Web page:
Plans to drive 7-day services across the NHS
NHS England's Medical Director Professor Sir Bruce Keogh set out plans to drive 7-day services across the NHS, starting with urgent care and supporting diagnostics. His forum on NHS service, seven days a week, suggested that there was significant variation in outcomes for patients admitted to hospitals out of hours.
A 2012 study suggested that the increased risk of mortality was as high as 16% on a Sunday, based on analysis of 14 million hospital admissions in 2009/10: 'There is increasing evidence that mortality rates for patients admitted to hospitals on both sides of the Atlantic are higher at weekends; our junior doctors feel clinically exposed and unsupported at weekends; and hospital chief executives are worried about clinical cover. It seems inefficient that in many hospitals expensive diagnostic machines and laboratory equipment are underused at weekends, operating theatres lie fallow and clinics remain empty. This, while access to specialist care is dogged by waiting lists and GPs and patients wait for diagnostic results.'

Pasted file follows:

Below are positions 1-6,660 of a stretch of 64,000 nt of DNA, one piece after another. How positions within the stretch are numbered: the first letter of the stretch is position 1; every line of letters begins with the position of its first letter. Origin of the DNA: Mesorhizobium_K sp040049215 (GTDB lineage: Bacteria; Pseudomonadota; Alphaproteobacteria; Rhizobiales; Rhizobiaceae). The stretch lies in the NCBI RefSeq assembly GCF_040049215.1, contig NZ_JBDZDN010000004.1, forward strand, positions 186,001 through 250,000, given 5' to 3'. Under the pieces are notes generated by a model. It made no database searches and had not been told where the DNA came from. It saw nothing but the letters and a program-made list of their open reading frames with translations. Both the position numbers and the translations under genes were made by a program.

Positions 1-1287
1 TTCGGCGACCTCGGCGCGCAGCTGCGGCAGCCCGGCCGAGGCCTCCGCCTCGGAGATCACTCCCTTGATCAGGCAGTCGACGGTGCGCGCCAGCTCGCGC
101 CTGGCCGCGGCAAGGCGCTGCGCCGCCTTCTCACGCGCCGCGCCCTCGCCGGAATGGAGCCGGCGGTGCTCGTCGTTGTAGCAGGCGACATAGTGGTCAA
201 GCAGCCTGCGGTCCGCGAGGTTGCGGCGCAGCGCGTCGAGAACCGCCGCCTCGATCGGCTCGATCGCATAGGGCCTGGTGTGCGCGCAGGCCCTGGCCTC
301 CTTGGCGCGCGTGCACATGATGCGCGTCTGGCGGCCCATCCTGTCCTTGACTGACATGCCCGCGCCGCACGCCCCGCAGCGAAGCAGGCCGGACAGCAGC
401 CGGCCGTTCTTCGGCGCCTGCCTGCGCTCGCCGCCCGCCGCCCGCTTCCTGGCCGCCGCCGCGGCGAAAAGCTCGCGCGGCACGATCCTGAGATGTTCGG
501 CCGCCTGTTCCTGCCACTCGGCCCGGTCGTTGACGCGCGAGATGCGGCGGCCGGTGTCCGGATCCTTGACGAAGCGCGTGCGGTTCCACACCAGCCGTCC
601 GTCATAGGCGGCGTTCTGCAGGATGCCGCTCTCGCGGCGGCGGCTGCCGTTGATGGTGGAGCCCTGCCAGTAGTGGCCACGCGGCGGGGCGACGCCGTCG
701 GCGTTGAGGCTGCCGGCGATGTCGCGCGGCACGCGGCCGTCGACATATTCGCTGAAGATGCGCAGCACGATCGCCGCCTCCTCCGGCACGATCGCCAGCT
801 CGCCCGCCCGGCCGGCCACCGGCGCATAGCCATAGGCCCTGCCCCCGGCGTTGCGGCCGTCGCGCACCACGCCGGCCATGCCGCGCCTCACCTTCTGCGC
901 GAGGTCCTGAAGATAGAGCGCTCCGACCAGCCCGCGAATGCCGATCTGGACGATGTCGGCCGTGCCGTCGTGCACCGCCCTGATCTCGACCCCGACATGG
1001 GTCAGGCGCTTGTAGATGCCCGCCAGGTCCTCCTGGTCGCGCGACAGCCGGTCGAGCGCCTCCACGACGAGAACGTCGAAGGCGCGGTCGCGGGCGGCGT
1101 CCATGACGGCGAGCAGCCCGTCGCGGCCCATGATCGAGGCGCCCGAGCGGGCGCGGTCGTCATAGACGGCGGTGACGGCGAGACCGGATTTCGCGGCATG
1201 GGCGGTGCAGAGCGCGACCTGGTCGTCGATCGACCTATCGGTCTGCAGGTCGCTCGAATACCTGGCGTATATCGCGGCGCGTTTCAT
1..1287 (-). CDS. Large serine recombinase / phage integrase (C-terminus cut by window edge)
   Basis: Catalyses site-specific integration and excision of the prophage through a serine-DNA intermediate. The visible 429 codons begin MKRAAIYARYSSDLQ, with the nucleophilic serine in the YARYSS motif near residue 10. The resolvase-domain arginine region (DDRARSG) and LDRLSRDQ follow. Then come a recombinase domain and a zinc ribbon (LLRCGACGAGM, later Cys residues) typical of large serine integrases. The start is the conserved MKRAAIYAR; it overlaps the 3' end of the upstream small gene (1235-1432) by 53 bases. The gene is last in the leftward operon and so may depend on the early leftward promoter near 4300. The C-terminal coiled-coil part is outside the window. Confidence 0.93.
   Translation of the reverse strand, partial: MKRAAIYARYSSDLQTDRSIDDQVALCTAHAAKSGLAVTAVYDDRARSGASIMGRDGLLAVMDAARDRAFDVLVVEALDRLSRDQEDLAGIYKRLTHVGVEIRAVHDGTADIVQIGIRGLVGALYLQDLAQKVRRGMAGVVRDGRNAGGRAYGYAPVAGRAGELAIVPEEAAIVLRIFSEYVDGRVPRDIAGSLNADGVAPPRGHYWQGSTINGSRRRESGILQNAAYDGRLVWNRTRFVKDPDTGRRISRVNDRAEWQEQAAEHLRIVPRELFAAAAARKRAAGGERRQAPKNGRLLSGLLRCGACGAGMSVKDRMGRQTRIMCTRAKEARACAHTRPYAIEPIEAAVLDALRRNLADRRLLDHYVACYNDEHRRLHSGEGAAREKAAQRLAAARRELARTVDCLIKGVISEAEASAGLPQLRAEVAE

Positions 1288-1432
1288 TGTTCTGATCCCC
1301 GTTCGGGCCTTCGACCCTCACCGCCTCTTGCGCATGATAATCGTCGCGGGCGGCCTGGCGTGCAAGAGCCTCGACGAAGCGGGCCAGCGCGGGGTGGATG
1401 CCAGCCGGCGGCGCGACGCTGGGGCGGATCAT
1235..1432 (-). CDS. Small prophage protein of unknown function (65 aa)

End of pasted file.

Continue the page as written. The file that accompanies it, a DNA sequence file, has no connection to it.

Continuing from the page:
Later, government representatives used the 16% figure to justify its proposals to change doctors' contracts. However, doctors criticised the use of this evidence to support 7-day services in the the NHS, highlighting that the 2012 study showed association, not causation.
NHS England's Sir Bruce Keogh sets out plan to drive seven-day services across the NHS.
NHS England; 2013.
Margaret McCartney; The zombie statistic behind the push for seven day working.